Johan van der Sanden, Philips IP&S
The acronym EMF (Electromagnetic Fields) is widely used to express the exposure of humans to electromagnetic fields. The exposure to EMF covers a wide frequency range (0 Hz - 300 GHz). EMF is sometimes known as electromagnetic radiation (EMR) or electromagnetic energy (EME). Electromagnetic fields are present everywhere in our environment – the earth, sun and ionosphere are all natural sources of EMF.
Electric and magnetic fields are part of the spectrum of electromagnetic energy which extends from static electric and magnetic fields, mains power frequencies (50/60Hz) through radiofrequency, infrared, and visible light.
Electromagnetic Spectrum - This diagram shows the electromagnetic spectrum in the non-ionizing section. WPC Qi products are using electromagnetic waves within the marked non-ionizing area of the electromagnetic spectrum. Non-ionizing means, that the energy of those waves is too low to ionize tissues.
Electromagnetic fields are also created in any electrical appliance, including many in daily use such as refrigerators, hairdryers and computers.
Many electrical appliances don’t just create electromagnetic fields – they are functional for them to work in a proper way. Electrical toothbrushes, rechargeable remote controls and many other aplliances are using EM fields. So do wireless chargers such as those certified by the WPC.
Depending on the region where the product will be placed on the market, the basic restrictions of the general public of either IEEE C95.1 2005, ICNIRP 1998 (0 Hz - 300 GHz) or ICNIRP 2010 (0 Hz - 100 kHz) are applicable. It is the responsibility of the manufacturers to ensure that they are using the corredt version of the limit sets as specified by national authorities.
In order to protect against any known health effects, the independant scientific committee (ICNIRP)  has published guidelines (exposure limits) for a maximum exposure. These guidelines consist of the publications from 1998 (0 Hz - 300 GHz) and 2010 (0 Hz - 100 kHz). They are based on an extensive number of related scientific publications, evaluated by the authors of the ICNIRP committee and have been reviewd up to today by more than 35 national expert committees.
ICNIRP states that: “There is no substantive evidence that adverse health effects can occur in people exposed to levels at or below the ICNIRP limits”
The ICNRIP guidelines include basic restrictions for “occupational exposure” and for “general public exposure”, see tables below. The limits for the general public are applicable for consumer applications.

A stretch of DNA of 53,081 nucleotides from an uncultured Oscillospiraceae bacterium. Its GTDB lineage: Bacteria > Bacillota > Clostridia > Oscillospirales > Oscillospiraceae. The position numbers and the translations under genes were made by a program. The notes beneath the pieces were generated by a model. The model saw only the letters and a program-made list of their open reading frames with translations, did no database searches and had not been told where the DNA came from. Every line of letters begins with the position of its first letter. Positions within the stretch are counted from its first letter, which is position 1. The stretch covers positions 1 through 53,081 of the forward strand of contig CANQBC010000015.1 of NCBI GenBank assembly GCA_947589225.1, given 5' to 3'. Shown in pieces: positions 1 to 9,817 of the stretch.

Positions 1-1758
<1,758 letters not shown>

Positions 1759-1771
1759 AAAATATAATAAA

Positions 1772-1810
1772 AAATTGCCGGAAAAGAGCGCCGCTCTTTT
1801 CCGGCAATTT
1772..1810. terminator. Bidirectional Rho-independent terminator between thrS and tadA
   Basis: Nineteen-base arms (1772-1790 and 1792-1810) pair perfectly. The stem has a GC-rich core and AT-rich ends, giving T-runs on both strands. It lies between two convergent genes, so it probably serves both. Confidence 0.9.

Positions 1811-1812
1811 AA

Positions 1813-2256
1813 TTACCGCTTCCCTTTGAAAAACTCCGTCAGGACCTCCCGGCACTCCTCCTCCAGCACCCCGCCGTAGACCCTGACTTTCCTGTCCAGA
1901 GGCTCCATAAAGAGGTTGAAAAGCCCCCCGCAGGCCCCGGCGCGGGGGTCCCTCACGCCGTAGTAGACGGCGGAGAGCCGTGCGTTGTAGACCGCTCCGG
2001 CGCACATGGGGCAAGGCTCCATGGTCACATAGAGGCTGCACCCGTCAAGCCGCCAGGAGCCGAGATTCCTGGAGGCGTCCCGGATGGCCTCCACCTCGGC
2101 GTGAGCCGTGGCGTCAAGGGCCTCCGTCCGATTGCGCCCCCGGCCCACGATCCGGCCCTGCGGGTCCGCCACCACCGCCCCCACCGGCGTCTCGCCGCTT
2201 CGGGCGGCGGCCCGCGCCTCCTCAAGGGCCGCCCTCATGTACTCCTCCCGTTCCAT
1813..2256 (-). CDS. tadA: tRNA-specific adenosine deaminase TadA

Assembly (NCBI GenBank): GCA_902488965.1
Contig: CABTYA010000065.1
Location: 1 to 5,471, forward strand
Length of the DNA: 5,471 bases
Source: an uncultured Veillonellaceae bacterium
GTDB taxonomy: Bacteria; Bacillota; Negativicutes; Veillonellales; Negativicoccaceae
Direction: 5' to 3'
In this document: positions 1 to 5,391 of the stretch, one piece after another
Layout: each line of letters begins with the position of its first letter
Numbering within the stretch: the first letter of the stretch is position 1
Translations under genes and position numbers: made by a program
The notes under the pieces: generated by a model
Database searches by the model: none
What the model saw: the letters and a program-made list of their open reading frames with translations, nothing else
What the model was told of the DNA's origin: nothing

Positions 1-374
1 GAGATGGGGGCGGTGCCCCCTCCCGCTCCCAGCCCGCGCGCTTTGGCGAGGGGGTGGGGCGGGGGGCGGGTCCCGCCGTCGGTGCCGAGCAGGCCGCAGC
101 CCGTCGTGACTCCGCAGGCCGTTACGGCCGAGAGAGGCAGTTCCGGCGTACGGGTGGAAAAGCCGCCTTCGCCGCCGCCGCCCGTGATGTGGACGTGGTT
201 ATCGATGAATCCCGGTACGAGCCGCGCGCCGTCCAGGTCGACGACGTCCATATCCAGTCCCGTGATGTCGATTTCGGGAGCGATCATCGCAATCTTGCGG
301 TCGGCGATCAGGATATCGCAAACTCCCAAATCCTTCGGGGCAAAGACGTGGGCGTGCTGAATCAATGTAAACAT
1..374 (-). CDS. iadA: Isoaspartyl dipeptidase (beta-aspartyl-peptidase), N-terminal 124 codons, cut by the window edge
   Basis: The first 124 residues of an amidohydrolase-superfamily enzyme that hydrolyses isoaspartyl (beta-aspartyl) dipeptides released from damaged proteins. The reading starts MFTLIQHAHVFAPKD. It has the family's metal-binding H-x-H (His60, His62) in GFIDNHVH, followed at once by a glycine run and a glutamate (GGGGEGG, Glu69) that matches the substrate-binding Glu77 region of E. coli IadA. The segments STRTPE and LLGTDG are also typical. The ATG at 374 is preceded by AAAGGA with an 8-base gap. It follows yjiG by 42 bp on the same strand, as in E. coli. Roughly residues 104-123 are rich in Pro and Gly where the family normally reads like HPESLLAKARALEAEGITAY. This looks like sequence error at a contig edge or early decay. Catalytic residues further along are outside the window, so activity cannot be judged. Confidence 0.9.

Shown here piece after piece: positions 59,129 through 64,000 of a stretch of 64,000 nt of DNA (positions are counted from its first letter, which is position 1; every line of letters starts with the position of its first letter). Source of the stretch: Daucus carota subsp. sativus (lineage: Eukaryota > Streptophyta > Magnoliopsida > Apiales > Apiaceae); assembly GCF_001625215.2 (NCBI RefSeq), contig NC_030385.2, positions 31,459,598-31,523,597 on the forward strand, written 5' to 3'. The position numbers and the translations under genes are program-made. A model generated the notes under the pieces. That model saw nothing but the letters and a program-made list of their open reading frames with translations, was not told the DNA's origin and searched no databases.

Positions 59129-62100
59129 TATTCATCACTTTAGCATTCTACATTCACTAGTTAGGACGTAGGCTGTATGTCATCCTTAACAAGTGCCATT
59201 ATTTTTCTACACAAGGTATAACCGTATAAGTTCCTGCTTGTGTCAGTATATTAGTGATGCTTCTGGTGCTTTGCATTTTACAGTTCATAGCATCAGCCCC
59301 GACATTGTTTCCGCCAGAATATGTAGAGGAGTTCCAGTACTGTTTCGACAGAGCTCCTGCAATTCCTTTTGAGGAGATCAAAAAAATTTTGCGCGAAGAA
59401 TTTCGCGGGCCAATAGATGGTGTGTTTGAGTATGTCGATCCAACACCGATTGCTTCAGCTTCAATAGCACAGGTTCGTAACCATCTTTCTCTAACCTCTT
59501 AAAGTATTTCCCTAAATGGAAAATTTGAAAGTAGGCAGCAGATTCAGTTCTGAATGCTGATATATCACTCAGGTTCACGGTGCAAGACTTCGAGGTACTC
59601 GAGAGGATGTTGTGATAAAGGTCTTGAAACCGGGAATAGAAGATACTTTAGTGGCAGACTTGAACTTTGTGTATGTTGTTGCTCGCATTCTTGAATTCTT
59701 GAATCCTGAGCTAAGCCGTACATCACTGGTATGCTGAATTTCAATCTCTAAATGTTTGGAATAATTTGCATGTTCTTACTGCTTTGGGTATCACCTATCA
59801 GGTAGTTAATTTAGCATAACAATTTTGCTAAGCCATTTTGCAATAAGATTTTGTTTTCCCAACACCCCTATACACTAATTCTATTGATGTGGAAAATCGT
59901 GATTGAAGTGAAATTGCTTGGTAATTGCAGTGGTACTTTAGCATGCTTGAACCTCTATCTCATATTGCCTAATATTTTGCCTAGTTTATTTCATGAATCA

Reference levels are provided for practical exposure assessment purposes to determine whether the basic restrictions are likely to be exceeded, see tables below. Compliance with the reference level will ensure compliance with the relevant basic restriction. If the measured or calculated value exceeds the reference level, it does not necessarily follow that the basic restriction will be exceeded. However, whenever a reference level is exceeded it is necessary to test compliance with the relevant basic restriction.
 International Commission on Non-Ionizing Radiation Protection, [ICNIRP] "Guidelines for limiting exposure to time-varying electric, magnetic, and electromagnetic fields", Health Physics April 1998, Volume 74, Number 4.
WHO research summary http://www.who.int/peh-emf/research/en/
2.2.1 ICNIRP Guidelines 1998
Basic restrictions for exposure between 0 Hz and 300 GHz.
Reference levels for exposure between 0 Hz and 300 GHz
Basic restrictions for exposure between 0 Hz and 100 kHz
Reference levels for generql public exposure between 0 Hz and 100 kHz
Reference levels for occupational exposure between 0 Hz and 100 kHz
Basic restrictions induced electric field applying to different parts of the body
Basic restrictions Specific Absorption Rate (SAR) for frequencies between 100 kHz and 3 GHz
Maximum permissible exposure (MPE) for exposure to head and torso between 3 kHz and 5 MHz
Maximum permissible exposure (MPE) for exposure to limbs between 3 kHz and 5 MHz